LGBT, Gay, Writing, Poetry, Journal, Snark


Over the last few months I have been pondering the issue of bullying and what it is and isn’t. I think the sticking point for some parents comes with the phrase “boys will be boys”. Friends tease each other all the time. With teens, it can sometimes get a bit vicious. Parents are remembering their own childhoods and their interactions with friends. Good natured teasing is not the same as outright bullying.

Just to make sure my understanding of the two words and concepts wasn’t completely off, I looked them up online in the Merriam-Webster Dictionary and confirmed that the two words are actually meaning something different from each other. It was enlightening. I think many people confuse the two concepts. Teasing can be good natured, bullying is never without an element of negative impact.

tease vt \ˈtēz\
teased, teas·ing
Definition of TEASE

1a : to disentangle and lay parallel by combing or carding
b : teasel

2: to tear in pieces; especially : to shred (a tissue or specimen) for microscopic examination

3a : to disturb or annoy by persistent irritating or provoking especially in a petty or mischievous way
b : to annoy with petty persistent requests : pester; also : to obtain by repeated coaxing
c : to persuade to acquiesce especially by persistent small efforts : coax
d : to manipulate or influence as if by teasing
e : to make fun of : kid

4: to comb (hair) by taking hold of a strand and pushing the short hairs toward the scalp with the comb

5: to tantalize especially by arousing desire or curiosity often without intending to satisfy it

Related to TEASE

Synonyms: chaff, jive, joke, josh, kid, rally, razz, rib, ride, roast, goof on [slang], take the mickey out of [British], make game of, pick on

bully-verb
bul·lied, bul·ly·ing
Definition of BULLY

transitive verb
1
: to treat abusively
2
: to affect by means of force or coercion
intransitive verb
: to use browbeating language or behavior : bluster

Related to BULLY

Synonyms: brutalize, abuse, ill-treat, ill-use, kick around, maltreat, manhandle, mess over [slang], mishandle, mistreat, misuse

Teasing for my purpose of discussion falls much differently than bullying. Look at 3a-e and 5 for the definitions of tease. Then look at the related words. Now look at bully 1 and 2. Now the related words. None of the related words cross into the other sets. Tease and bully are not synonyms for each other. Yet, that line can be crossed. Teasing can become bullying with just a tonal inflection. Word choices become crucial to determining intention. Relationships also determine whether an action is bullying or teasing.

Friends tease each other a lot. It is a function of bonding and shared experience. It is nearly always good natured and without serious intent to cause harm to another. Sometimes tempers may flare if the teasing hits a vulnerable point or if carried too far. The bonds of friendship usually survive teasing.

Bullying has no intention other than to dominate and to cause pain. It is most often aimed at those perceived as vulnerable and different. Bullying raises a false self-esteem on the part of the person doing the bullying. They feel superior to the victim without realizing that they are creating a flaw within themselves. Some bully to hide the differences they have themselves, drawing attention to another. Some bully to inflict pain that they have over some issue onto another. Still others participate in bullying as an attempt to not be bullied themselves.

Teasing can become out of control and swiftly become bullying. Friendships can shatter over it and lead directly to malicious application. The line between blurs and is lost. Adults often forget that teens and children don’t understand restraint or impulse control due to lack of experience. The experiences of the adults is faded with age and changed perception of memory. Adults will see teasing and think nothing of it. As it rises to the level of bullying, they miss the change of context and assume it is still teasing.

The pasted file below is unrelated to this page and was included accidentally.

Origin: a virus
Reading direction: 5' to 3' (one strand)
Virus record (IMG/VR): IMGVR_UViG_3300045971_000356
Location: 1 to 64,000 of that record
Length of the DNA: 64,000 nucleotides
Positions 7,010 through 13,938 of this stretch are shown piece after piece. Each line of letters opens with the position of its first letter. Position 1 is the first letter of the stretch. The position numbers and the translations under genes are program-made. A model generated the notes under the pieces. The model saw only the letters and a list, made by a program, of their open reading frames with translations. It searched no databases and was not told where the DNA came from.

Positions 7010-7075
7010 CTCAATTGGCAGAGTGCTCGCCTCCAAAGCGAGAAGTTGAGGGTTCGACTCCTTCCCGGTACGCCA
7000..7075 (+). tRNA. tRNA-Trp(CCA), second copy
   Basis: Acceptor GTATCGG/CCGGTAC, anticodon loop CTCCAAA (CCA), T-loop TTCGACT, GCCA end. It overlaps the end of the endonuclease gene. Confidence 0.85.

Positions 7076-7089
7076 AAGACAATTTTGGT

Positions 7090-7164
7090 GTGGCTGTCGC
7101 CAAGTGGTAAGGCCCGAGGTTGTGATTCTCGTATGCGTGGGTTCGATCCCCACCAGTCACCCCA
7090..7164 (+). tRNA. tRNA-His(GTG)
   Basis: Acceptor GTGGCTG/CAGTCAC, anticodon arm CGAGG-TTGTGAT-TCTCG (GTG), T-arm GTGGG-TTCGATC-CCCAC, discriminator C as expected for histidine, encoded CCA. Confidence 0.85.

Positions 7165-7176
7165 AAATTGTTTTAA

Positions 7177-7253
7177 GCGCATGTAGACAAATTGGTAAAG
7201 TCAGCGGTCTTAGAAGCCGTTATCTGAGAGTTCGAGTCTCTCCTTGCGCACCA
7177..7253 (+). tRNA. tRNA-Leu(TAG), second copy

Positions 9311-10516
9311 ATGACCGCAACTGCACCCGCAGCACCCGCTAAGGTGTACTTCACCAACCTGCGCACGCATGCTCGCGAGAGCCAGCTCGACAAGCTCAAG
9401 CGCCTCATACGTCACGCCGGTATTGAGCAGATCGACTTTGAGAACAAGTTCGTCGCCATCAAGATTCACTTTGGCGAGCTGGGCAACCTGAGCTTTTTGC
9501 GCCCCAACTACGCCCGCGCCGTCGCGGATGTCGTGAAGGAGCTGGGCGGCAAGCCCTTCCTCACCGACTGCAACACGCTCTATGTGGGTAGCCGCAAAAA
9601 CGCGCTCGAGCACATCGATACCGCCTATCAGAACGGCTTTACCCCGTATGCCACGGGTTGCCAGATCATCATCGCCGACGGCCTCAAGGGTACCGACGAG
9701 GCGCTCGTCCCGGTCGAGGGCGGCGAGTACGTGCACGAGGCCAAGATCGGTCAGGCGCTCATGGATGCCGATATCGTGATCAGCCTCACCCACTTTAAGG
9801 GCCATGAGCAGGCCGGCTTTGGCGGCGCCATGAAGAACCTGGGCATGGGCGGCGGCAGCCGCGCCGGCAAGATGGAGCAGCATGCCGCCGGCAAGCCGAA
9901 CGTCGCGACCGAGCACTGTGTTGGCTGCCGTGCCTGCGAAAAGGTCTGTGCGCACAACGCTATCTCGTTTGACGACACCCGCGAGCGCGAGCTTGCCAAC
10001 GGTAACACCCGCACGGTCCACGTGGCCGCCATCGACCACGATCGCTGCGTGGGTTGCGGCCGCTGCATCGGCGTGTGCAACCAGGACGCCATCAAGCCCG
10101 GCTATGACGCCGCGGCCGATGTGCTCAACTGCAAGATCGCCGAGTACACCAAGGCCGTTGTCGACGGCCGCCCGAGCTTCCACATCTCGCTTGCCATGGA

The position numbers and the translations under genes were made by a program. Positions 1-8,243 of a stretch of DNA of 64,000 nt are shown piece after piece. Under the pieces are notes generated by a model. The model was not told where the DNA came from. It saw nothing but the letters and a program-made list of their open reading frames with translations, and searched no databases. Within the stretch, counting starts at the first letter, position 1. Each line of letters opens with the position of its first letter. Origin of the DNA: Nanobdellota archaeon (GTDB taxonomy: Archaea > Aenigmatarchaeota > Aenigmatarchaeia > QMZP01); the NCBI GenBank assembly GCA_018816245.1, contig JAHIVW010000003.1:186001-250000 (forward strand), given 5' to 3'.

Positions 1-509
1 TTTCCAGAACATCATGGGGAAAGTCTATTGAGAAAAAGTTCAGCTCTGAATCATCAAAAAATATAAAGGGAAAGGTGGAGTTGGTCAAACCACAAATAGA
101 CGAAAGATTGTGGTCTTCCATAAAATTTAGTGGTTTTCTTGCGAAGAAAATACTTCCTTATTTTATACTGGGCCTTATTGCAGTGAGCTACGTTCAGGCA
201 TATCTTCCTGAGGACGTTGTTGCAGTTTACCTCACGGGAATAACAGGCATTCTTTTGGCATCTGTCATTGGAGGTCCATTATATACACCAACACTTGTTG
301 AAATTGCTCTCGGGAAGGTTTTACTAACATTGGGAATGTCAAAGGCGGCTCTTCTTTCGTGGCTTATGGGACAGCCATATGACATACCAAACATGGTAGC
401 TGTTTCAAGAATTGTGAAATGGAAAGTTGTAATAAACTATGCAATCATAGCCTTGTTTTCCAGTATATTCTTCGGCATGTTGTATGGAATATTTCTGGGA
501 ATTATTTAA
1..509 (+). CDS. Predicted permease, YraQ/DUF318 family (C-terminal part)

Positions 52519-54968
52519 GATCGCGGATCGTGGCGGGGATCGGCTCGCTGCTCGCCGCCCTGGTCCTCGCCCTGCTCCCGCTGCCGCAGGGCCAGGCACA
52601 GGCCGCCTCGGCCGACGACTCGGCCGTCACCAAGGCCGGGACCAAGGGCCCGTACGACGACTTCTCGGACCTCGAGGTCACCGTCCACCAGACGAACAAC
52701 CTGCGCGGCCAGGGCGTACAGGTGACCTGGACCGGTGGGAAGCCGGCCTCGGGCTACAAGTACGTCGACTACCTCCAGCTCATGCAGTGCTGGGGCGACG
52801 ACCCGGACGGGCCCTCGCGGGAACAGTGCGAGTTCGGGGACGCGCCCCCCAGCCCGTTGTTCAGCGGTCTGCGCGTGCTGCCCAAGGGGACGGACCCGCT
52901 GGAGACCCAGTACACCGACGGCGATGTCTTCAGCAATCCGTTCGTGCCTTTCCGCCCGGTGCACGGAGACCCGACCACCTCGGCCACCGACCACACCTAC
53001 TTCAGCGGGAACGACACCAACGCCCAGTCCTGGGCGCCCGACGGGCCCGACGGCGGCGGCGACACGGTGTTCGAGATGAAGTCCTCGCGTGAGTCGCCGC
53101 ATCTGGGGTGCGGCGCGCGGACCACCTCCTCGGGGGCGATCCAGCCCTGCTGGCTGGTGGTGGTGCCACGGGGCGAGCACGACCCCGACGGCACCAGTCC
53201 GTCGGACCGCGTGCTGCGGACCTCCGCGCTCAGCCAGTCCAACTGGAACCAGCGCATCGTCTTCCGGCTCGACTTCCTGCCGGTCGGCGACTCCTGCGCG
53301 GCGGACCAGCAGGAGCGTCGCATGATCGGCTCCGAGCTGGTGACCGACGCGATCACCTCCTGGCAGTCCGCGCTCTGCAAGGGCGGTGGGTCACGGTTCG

The boys will be boys excuse has limits. It is one thing to allow a certain amount of teasing within established relationships. It is not teasing when the recipient has no relationship such as friendship or close association. That is more likely to be bullying. Adults need to watch more closely and intervene as necessary. The aggressive nature of bullying is obvious.

Due to the nature of bullying, the victim doesn’t really know how to make it stop. When people they trust do nothing to stop it or make it clear that it is not acceptable, these victims often are harmed even more. When you don’t think anyone cares enough to help you, what is the point of trying to help yourself. Not everyone has the strength or will to overcome something so insidious. Self-esteem plummets and self-doubt rises. Depression, despair, anger, fear and other negative emotions and thoughts start to become dominate within the victim.

Children and teens feel saying something about their situation is a sign of weakness. Usually there are threats of worse bullying and retaliation if they speak up about what they are enduring. Adults will sometimes address a situation and then falsely conclude it is dealt with. Then the bullying escalates once attention of the adult is turned away. Parents are often less than understanding about the level of anguish their child is going through. Especially if the child becomes withdrawn and uncommunicative about what is happening.

It does no harm to inquire about what is going on when you encounter a situation that seems off. If you witness bullying, as an adult, you have an obligation to intervene and find out. If it is teasing, they will let you know it easily enough. If it is actually bullying, you may be that person’s only chance of relief. If you think that it is bullying, find out who the responsible adults are and inform them of the situation. Convince them that the situation has to be dealt with. Check back to make sure that it is actually being addressed, if possible. Take the time, make the effort.

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Comments on: "The Fine Line Between Teasing and Bullying" (10)

  1. […] Over the last few months I have been pondering the issue of bullying and what it is and isn't. I think the sticking point for some parents comes with the phrase "boys will be boys". Friends tease each other all the time. With teens, it can sometimes get a bit vicious. Parents are remembering their own childhoods and their interactions with friends. Good natured teasing is not the same as outright bullying. Just to make sure my understanding of th … Read More […]